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Studying classical archaeology


Classical archaeology deals with the artifacts left behind by cultures in the Mediterranean region between around 900 and 400 BC. The area that is studied and researched in this discipline extends from Spain to Italy, Greece, and Turkey, and also includes North African countries and the historic region of Mesopotamia, modern-day Iraq. Late Ancient Egypt from the time of Alexander the Great is also included.

Students develop an eye for detail and learn how to evaluate the historical development of different types of art and materials such as decorative and everyday crockery, wall paintings, and sculpture. They also study aspects of architecture and city layouts, as well as many different forms of architectural sculpture, i.e. the decorations used in temples. Students are also able to apply the knowledge that they gain in these areas to understand newer forms of art, as almost all trends since the Renaissance have been influenced by Greek and Roman art, with artists creating a new synthesis of antique styles and their own visions each time. The understanding of past ages provided by the study of classical archaeology also enables the modern world to be better understood.

During their studies, students of classical archaeology develop key skills that are in high demand on the job market. The majority of students take language courses and spend some time studying abroad, and participating in archaeological digs provides them with the opportunity to develop their ability to adapt mentally and physically, practice multitasking, and improve their logistical skills. Working as a student assistant in image archives or collections can lead to internship opportunities at large museums. In this way, students come into contact with original works, providing them with a starting point for theoretical analysis.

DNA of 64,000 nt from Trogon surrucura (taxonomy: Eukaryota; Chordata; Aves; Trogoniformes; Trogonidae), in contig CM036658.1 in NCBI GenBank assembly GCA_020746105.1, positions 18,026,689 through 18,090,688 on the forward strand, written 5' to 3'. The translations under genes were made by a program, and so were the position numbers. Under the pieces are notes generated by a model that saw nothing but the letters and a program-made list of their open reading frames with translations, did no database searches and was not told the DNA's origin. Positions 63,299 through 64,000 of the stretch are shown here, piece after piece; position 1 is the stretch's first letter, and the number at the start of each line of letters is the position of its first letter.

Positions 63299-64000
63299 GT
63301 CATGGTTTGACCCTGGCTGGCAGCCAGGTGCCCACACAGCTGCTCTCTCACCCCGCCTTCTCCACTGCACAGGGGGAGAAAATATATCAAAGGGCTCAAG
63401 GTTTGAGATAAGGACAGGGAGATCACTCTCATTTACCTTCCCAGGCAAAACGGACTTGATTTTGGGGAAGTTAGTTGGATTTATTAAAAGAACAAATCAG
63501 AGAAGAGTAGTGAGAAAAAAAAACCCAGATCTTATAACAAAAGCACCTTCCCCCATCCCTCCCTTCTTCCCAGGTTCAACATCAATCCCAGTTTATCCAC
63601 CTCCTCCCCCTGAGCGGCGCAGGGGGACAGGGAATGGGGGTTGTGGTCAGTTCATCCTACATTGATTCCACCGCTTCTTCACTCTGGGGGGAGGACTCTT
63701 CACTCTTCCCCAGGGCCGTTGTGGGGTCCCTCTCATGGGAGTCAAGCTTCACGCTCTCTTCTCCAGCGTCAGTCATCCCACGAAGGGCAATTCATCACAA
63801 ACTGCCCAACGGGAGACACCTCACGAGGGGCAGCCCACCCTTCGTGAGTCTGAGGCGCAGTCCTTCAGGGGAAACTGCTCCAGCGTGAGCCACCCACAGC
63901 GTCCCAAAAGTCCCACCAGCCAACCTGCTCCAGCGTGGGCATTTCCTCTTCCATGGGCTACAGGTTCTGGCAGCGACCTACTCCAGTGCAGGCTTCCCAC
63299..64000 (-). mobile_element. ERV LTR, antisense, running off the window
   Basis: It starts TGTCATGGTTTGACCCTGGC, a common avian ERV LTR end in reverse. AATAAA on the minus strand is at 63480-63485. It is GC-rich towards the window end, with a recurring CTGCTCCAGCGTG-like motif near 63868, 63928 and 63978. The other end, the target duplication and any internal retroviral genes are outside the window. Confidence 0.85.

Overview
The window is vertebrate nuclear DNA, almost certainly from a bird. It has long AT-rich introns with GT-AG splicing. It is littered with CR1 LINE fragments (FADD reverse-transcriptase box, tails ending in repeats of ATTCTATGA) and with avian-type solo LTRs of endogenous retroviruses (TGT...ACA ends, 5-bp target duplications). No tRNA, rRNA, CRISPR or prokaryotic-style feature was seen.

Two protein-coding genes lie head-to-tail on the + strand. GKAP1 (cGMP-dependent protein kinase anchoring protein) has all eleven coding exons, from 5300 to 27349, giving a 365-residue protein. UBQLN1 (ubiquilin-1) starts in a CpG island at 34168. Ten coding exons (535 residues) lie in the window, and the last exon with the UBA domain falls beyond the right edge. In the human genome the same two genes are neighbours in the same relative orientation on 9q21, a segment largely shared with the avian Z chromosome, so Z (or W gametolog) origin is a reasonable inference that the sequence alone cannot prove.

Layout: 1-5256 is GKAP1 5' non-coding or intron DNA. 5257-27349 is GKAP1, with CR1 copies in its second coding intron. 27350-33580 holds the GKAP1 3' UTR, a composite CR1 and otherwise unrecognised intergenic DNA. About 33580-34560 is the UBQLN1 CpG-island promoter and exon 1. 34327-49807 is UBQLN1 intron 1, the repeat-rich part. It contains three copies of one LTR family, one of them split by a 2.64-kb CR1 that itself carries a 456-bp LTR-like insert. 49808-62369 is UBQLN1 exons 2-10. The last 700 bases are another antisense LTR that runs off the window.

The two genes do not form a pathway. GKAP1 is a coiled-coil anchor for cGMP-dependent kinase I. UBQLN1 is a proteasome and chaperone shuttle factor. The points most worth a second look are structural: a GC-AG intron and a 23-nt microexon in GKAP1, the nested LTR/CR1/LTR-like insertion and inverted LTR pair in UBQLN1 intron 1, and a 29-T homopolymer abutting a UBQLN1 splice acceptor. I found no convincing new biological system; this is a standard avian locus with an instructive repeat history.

Graduates may find work at universities or museums, or at the German Archaeological Institute, which has branches in various different countries, as well as in the fields of historic preservation and tourism. They may also pursue careers in public relations work for museums or in the media. 

During their studies, students of classical archaeology develop key skills that are in high demand on the job market. The majority of students take language courses and spend some time studying abroad, and participating in archaeological digs provides them with the opportunity to develop their ability to adapt mentally and physically, practice multitasking, and improve their logistical skills. Working as a student assistant in image archives or collections can lead to internship opportunities at large museums. In this way, students come into contact with original works, providing them with a starting point for theoretical analysis.

Graduates may find work at universities or museums, or at the German Archaeological Institute, which has branches in various different countries, as well as in the fields of historic preservation and tourism. They may also pursue careers in public relations work for museums or in the media. 


More information is available in German at www.ku.de/slf/archaeologie/